Out-of-classroom learning is challenging, because the group dynamics and the physical presence of the teacher are missing. This places a bigger burden on the student to maintain attention in a learning session, and to stay committed to a course that lasts weeks to months. It is very easy to settle into a passive learning strategy, in which the student watches a lecture without taking notes or thinking, doesn't solve practice problems or apply the knowledge, and doesn't integrate across different topics. This leads to a superficial understanding of the material that is likely to fade quickly. Consistent effort is necessary to gain a deep, flexible, and lasting understanding of the learning material.
To maximize learning, the student must be actively engaged. Distractions like TV, internet, and phone must be disabled. Good posture helps (sitting at a desk, back straightened, both feet on the ground), and a commitment to staying focused for a period of time is required, even as short as 15 minutes.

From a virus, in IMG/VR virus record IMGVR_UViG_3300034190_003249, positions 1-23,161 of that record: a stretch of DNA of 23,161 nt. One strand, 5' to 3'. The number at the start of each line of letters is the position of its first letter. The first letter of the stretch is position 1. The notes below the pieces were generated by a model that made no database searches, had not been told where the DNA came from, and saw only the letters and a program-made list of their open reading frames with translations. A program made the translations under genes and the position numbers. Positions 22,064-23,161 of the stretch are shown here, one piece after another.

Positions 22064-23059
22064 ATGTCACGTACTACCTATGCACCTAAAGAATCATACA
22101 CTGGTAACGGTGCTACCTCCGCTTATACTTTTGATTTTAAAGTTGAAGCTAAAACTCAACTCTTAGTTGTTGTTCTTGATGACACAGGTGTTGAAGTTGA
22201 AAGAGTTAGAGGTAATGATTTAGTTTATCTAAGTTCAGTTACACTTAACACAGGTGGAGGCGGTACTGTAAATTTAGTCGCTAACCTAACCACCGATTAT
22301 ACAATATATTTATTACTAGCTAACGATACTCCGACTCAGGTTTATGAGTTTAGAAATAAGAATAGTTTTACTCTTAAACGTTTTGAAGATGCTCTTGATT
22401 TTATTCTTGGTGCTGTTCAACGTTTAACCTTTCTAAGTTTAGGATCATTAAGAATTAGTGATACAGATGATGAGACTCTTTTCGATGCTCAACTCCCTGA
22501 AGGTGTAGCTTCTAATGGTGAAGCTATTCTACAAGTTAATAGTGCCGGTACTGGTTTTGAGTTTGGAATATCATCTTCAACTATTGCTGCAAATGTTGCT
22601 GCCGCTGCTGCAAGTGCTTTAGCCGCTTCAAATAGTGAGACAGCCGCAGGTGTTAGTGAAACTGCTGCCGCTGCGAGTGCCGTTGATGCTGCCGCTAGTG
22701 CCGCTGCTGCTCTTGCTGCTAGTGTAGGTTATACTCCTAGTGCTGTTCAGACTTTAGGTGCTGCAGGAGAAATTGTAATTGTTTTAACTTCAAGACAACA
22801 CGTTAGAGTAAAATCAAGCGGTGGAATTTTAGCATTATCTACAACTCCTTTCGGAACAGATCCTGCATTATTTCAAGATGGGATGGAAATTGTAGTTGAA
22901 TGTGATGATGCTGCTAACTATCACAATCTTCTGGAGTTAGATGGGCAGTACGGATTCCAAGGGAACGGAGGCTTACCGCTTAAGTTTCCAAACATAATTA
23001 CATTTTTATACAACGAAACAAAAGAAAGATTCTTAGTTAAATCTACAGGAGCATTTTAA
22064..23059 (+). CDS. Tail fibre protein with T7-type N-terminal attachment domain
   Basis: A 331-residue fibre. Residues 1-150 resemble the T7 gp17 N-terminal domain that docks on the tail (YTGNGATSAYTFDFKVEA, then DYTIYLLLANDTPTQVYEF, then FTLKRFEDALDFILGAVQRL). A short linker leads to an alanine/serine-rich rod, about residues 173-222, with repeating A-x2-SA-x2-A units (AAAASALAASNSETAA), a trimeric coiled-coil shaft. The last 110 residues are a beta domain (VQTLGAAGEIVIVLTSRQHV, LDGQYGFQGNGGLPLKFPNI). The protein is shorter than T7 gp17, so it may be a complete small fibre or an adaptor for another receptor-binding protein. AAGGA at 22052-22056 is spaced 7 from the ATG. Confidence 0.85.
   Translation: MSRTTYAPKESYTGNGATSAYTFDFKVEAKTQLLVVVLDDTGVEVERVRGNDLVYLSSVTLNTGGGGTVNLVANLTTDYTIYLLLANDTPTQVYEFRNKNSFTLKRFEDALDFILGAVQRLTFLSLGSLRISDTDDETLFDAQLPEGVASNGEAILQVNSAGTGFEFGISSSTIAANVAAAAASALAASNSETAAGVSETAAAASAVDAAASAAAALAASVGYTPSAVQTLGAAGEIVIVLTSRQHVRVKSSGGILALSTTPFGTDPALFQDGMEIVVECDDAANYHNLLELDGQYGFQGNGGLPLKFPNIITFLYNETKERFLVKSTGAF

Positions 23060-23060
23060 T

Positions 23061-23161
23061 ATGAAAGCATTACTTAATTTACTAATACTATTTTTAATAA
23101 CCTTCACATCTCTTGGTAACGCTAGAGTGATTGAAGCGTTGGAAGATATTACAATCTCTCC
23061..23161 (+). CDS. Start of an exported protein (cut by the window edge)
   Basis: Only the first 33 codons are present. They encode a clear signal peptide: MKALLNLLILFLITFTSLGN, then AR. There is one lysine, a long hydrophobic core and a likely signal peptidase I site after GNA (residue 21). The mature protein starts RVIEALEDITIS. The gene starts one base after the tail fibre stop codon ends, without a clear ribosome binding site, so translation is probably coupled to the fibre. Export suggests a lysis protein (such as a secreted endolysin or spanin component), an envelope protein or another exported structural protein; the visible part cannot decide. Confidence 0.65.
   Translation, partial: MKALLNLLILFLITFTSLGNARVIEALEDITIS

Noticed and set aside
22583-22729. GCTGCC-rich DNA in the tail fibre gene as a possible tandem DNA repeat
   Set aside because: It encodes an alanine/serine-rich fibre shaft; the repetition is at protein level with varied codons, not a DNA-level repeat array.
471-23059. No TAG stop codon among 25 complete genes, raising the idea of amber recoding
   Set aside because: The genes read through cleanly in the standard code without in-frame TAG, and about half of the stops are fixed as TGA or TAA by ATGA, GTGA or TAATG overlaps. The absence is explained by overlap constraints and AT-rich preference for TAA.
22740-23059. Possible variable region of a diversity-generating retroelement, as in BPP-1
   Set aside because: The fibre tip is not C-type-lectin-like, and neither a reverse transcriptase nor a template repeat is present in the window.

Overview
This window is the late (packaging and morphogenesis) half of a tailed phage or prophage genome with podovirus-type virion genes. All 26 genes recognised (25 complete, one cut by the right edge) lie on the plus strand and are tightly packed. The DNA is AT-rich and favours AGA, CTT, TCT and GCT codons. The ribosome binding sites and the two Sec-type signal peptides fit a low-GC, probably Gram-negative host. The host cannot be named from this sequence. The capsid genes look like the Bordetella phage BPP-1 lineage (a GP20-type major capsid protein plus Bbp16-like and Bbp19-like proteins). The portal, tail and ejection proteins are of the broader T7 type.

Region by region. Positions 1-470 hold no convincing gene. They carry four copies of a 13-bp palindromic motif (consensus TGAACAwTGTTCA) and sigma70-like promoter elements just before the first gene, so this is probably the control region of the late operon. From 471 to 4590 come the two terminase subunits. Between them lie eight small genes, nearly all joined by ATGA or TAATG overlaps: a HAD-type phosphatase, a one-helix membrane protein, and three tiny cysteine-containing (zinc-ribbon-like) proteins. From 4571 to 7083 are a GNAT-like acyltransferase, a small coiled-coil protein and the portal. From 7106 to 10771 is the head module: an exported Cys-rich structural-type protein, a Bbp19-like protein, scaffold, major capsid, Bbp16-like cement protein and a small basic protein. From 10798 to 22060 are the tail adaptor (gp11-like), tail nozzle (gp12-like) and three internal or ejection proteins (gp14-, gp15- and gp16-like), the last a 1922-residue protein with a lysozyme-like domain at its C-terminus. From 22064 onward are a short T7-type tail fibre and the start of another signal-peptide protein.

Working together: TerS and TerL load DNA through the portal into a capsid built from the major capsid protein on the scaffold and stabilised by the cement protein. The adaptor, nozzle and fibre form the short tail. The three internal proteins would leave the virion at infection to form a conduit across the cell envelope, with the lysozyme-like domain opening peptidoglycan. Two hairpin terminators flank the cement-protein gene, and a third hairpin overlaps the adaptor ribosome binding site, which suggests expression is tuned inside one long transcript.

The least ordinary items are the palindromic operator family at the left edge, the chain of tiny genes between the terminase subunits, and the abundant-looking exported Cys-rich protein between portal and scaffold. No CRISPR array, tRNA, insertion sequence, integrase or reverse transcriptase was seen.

There is also an increased burden on instructors to provide material in a way that is comprehensive and comprehensible. Two-way communication is limited; instructors cannot determine students' engagement by visual cues, and many students are reluctant to email the instructor or post questions on Q&A forums. Therefore, the instructor must provide sufficient explanations — ideally, multiple different explanations to provide cross-links — for students with varied backgrounds. Instructors should vary the presentation style, such as typical lectures, graphics, pen-and-paper, and (if relevant) computer code.
Instructors also need to deliver lectures in a warm, welcoming, and approachable voice, so students understand that the instructor is a human being with goals and imperfections, not an unfeeling robot with an artificial voice-box.